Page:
Because Life can only be lived a moment at a time.

For Mama

Dear Mama,

Happy Mother's Day. It's been almost 20 years since I last saw you and I'm sorry we couldn't talk. We still had so much to say.

I mailed you a letter but you went into the hospital so suddenly I don't know if you got the chance to read it. I don't remember exactly what I wrote but the gist of it was that I appreciated all you and Daddy had done for me and that I loved you.

That's one thing we got right. We never ended a phone call or parted company without saying "I love you." I thank God I don't have to live with that particular regret.

I wasn't a kid when you left me. I'd been married 18 years and our sons were 9 and 13. But I still had some growing up to do; like a child I was so absorbed by my little galaxy that I didn't pay enough attention to yours. The literal distance between us---I in Colorado and you in South Carolina---didn't help matters. When we talked on the phone you pretended you were fine and I pretended to believe you.

We didn't always agree on things, probably because we were so much alike, both strong-willed Southern women who want what they want when they want it. You could wield guilt like a scalpel and you expressed your displeasure with icy silence. As for me, I was so certain I was on the right side of our disagreements that I dismissed whatever you did say. (And I sense I may have inherited your guilt superpower.)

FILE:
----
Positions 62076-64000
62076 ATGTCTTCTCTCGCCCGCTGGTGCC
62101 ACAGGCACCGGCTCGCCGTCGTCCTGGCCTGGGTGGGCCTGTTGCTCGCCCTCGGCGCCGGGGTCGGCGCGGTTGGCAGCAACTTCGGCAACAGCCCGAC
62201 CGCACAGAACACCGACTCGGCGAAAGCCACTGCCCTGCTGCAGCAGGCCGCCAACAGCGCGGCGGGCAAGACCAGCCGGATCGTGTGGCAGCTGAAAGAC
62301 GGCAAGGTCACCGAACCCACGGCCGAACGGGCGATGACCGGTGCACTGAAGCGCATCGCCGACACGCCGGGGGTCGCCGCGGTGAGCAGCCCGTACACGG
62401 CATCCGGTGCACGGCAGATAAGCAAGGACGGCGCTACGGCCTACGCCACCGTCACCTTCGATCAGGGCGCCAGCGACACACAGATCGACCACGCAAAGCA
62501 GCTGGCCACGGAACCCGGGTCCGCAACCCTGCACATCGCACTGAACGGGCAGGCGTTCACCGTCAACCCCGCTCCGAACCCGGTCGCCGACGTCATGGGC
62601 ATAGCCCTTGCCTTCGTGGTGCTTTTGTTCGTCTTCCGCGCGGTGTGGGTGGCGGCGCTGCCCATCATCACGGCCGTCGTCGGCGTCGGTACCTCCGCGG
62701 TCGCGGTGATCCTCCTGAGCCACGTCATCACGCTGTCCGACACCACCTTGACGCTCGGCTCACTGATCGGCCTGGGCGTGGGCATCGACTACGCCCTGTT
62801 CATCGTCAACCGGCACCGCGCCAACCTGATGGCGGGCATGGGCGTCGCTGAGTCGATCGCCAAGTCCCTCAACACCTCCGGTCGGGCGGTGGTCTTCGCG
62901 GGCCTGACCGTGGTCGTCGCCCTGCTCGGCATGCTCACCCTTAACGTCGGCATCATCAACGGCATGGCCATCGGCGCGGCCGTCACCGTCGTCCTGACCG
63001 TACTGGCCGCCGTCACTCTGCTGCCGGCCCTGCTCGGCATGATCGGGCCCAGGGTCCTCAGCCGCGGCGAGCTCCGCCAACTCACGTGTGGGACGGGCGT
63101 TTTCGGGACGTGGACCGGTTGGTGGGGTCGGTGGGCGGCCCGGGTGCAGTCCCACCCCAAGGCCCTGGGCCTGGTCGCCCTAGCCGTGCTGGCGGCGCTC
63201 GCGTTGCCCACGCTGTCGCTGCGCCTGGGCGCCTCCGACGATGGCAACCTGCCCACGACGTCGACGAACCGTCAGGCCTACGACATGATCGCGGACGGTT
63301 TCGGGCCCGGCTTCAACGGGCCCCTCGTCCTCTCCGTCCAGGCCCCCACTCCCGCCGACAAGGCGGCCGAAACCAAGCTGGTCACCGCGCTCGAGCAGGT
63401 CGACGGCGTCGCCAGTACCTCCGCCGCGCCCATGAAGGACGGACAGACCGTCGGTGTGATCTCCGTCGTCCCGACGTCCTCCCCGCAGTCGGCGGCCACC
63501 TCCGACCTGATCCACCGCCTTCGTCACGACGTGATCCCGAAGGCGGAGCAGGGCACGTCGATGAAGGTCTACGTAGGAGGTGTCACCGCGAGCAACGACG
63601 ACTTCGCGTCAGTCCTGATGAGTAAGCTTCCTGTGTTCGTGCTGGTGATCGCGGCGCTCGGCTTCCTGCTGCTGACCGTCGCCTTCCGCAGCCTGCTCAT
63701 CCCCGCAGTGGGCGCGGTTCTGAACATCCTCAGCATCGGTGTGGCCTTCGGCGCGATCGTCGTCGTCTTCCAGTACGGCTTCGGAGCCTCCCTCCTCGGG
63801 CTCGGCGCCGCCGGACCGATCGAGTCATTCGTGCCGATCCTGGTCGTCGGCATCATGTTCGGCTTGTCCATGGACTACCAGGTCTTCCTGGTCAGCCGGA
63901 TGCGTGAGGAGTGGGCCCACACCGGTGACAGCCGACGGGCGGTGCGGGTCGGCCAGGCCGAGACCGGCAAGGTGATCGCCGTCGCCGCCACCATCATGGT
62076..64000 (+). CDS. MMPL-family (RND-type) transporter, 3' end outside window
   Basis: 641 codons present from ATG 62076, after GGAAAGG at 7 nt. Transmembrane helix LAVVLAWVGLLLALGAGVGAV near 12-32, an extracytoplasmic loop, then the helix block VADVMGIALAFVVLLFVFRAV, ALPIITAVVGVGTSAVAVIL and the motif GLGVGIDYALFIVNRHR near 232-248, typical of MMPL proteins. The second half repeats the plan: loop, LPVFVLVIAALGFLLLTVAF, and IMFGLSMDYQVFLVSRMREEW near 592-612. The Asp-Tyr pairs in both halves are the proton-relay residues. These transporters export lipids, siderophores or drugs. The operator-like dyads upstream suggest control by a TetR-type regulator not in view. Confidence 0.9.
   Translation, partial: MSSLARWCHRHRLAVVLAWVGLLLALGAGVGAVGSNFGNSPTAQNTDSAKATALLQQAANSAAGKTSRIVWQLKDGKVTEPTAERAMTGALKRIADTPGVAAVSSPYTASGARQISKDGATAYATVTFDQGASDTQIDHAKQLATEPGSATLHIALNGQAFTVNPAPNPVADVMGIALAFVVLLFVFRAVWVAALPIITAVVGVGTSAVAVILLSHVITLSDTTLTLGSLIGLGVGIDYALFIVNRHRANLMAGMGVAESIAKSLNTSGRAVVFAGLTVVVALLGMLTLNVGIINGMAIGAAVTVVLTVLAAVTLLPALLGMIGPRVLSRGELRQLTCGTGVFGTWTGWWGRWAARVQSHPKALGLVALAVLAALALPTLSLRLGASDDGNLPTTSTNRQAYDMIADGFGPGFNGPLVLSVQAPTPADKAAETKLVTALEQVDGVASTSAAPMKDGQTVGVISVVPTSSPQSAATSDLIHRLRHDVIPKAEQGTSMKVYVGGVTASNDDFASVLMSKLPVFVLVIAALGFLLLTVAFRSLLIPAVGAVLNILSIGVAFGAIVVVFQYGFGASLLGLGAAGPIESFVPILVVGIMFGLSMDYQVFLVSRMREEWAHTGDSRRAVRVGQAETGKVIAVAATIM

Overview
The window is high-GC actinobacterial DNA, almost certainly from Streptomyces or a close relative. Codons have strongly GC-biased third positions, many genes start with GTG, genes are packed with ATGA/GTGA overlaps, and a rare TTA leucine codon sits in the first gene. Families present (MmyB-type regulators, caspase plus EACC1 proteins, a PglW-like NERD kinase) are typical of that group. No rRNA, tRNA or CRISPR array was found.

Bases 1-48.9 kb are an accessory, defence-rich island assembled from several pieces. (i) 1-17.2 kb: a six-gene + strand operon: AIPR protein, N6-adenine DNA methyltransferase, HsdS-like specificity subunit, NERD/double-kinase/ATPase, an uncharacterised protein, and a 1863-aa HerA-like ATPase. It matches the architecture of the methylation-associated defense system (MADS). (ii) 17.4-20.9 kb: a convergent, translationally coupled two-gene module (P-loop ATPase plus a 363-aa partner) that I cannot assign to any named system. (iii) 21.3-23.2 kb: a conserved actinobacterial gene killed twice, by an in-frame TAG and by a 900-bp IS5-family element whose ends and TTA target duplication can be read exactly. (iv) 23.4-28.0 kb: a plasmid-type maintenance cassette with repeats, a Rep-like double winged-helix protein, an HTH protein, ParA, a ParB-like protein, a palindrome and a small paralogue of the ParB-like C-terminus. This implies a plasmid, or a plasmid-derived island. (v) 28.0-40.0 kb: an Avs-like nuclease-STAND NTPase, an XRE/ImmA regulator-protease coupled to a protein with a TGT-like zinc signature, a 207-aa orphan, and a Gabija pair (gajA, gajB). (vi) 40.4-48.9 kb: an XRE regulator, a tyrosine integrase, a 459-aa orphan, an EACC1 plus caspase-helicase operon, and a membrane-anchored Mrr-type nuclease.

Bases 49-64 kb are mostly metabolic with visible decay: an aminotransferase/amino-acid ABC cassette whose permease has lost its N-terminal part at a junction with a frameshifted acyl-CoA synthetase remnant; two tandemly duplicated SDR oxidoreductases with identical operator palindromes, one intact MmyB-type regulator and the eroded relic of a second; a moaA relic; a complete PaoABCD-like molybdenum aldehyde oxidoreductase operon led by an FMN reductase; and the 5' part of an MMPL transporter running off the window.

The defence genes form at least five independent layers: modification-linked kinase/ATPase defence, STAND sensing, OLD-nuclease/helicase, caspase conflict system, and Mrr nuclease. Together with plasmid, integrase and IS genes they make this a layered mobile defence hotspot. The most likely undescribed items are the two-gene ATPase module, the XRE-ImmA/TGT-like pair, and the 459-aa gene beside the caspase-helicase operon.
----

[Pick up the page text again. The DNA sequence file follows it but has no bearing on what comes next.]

If we could talk one more time I'd ask you to tell me your story, all of it: Your childhood summers on the Outer Banks, the first time you met Daddy, your dreams, your disappointments.

I'd also share what I've learned in the past 20 years. Now I understand how hard it must have been for you to watch me and my young Air Force lieutenant move from South Carolina to Texas. I imagine you knew---you always seemed to know things--- that we'd never live near you again.

Almost two years ago, when your sweet great-granddaughter was born, I understood---truly understood, right down to my center---how hard it must have been for you to see your grandsons so infrequently. But what an impression you made on them in the time you had. They still talk about your trips with them to Wilson's; the $10 you'd give each of them to buy baseball cards might as well have been $10,000.

I'd like to talk about how fast life seems to fly, how the little boys who devoured junk food at your kitchen table grew up in a matter of days. I wish I could have shared their milestones with you, because you would have been just as proud as I was.

You weren't a perfect mother. I'm not either. But you loved your family fiercely and you taught me to do the same.

Happy Mother's Day, Mama. Thank you for everything.


Rain, rain, go away...

The Writing's on the Wall